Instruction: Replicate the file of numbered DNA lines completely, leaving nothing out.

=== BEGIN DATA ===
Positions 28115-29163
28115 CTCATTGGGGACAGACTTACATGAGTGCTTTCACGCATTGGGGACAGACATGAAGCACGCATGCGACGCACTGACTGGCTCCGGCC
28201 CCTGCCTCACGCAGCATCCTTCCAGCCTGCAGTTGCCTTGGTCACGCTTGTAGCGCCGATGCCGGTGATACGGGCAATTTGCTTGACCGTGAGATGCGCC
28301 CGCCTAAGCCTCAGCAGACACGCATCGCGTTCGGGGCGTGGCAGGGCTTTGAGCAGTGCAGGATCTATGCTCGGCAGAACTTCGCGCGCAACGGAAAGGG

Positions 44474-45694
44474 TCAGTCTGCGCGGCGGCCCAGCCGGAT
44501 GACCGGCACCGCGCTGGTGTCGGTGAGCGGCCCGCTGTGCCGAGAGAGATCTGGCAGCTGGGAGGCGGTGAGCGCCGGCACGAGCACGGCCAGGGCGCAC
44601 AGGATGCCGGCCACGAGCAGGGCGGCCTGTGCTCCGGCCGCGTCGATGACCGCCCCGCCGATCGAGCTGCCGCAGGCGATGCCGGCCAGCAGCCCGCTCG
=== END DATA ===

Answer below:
Positions 28115-29163
28115 CTCATTGGGGACAGACTTACATGAGTGCTTTCACGCATTGGGGACAGACATGAAGCACGCATGCGACGCACTGACTGGCTCCGGCC
28201 CCTGCCTCACGCAGCATCCTTCCAGCCTGCAGTTGCCTTGGTCACGCTTGTAGCGCCGATGCCGGTGATACGGGCAATTTGCTTGACCGTGAGATGCGCC
28301 CGCCTAAGCCTCAGCAGACACGCATCGCGTTCGGGGCGTGGCAGGGCTTTGAGCAGTGCAGGATCTATGCTCGGCAGAACTTCGCGCGCAACGGAAAGGG

Positions 44474-45694
44474 TCAGTCTGCGCGGCGGCCCAGCCGGAT
44501 GACCGGCACCGCGCTGGTGTCGGTGAGCGGCCCGCTGTGCCGAGAGAGATCTGGCAGCTGGGAGGCGGTGAGCGCCGGCACGAGCACGGCCAGGGCGCAC
44601 AGGATGCCGGCCACGAGCAGGGCGGCCTGTGCTCCGGCCGCGTCGATGACCGCCCCGCCGATCGAGCTGCCGCAGGCGATGCCGGCCAGCAGCCCGCTCG